There are several methods of screening – self breast examination (SBE), clinical breast examination (CBE) (by doctor or health worker), and mammography. None of these methods, except mammography, has been shown by randomized, controlled trials (RCTs) to be an effective tool for early detection. Combinations of these and newer methods such as ultrasound and computed tomography (CT) scanning are also used.
Women who used self-breast examination did not find smaller or more curable tumors than those who did not. In fact, there were significantly more biopsies that proved negative in women who used self-breast examination. Studies have found that tumors found in those women who used self-breast examination were similar in size to those found in women who did not use self-breast examination. Thus, there is no good evidence of benefit, and evidence of harm, in teaching self-breast examination to women of all ages.
Clinical breast examination
The efficacy of clinical breast examination is dependent on the amount of time the provider spends. Its sensitivity has been estimated at 54%, with a specificity of 94%. In women aged 50-59 years, one large randomized, controlled trials found that clinical breast examination alone was as effective as mammography, although mammography was more sensitive in detecting small cancers.
Mammography has been recommended as the most efficient method of screening in women over age 50 years. The Health Insurance Plan Breast Cancer Screening Project completed in 1963 after it had followed more than 60 000 women aged 40-64 for more than ten years was the first study to find that women in the screening group had a 30% reduction in breast cancer mortality. Six of seven subsequent large randomized, controlled trials that differed somewhat in methods found significant reduction in mortality rates in those women who were screened with mammography.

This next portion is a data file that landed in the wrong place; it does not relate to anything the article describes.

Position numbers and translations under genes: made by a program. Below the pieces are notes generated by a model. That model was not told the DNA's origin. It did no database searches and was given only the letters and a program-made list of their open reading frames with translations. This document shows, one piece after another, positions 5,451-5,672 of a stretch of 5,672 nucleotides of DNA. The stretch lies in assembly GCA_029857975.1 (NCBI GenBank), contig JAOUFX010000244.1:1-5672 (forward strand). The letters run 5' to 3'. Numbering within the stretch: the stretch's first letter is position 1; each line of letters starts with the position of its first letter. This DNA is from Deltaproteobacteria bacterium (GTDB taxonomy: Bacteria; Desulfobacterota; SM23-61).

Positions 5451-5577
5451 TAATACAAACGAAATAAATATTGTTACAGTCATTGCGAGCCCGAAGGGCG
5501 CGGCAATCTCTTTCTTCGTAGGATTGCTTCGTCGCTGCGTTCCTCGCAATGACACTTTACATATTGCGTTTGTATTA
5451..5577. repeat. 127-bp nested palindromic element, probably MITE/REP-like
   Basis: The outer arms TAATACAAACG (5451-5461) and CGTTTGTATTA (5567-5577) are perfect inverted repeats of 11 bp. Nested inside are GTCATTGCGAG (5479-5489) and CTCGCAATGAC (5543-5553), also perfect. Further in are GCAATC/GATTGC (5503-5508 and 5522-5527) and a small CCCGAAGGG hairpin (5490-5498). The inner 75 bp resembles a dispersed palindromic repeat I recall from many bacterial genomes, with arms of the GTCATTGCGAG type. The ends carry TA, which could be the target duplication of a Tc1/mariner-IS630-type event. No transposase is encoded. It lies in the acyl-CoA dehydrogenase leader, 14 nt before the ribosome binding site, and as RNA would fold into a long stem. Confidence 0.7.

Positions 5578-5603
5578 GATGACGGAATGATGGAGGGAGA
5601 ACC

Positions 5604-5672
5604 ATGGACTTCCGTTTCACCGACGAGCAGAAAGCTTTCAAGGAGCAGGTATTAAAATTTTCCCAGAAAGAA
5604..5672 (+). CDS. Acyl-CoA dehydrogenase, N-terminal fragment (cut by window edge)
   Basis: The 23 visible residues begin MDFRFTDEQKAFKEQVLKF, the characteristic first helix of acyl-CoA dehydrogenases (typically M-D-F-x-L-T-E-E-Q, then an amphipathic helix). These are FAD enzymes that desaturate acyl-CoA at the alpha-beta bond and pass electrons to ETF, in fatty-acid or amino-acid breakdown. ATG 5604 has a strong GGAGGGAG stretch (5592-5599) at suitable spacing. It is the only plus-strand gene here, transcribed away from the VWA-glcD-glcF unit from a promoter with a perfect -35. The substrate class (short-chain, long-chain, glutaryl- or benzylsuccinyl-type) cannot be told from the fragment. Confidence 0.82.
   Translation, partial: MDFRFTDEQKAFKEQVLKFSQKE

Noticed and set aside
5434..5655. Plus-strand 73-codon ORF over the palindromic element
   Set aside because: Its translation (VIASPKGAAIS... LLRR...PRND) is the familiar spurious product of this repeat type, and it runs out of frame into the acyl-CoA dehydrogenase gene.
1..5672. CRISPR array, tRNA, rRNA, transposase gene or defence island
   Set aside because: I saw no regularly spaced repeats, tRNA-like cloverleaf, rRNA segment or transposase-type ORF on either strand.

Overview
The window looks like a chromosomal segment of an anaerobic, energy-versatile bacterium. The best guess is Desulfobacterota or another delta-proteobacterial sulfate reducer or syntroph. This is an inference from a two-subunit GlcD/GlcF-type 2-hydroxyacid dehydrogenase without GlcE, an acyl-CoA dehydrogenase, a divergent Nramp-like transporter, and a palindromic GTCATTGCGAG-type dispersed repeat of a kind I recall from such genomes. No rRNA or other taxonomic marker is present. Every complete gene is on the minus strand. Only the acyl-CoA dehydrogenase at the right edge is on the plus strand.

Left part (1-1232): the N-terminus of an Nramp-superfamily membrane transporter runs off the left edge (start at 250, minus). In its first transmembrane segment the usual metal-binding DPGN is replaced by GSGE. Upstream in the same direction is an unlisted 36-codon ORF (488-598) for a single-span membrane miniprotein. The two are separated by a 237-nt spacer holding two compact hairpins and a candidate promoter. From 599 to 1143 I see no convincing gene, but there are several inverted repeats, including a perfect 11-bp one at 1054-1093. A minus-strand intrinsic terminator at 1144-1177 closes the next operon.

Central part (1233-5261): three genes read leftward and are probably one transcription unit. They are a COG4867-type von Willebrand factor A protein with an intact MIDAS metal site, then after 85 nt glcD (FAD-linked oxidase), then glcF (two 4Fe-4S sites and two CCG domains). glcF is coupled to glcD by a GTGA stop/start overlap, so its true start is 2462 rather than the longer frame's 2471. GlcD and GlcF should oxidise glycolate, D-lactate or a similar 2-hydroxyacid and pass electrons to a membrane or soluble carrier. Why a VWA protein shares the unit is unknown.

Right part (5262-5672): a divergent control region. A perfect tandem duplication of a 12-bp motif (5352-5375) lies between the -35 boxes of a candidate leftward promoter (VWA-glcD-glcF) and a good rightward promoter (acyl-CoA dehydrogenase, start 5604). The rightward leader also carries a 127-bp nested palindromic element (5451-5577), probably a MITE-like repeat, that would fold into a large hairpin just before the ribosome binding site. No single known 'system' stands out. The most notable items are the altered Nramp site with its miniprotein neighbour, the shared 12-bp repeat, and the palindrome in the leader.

Ultrasonography has been the radiologic examination of choice in evaluation of breast lumps and abnormalities in younger women, especially those under 25 years. Used with mammography, especially in women with dense breasts, ultrasound significantly increase the detection of small cancers and those at smaller size and lower stage.
- Lawson, H. Henson, R., Bobo, J.K. and Kaesar, M.K. Implementing recommendations for the early detection of breast and cervical cancer among low income women. Morb. Mortal. Weekly Report. 2000
- Blamey, R. W., Wilson, A. R. M. and Patnick, J. ABC of breast diseases: screening for breast cancer. Br. Med. J. 2000.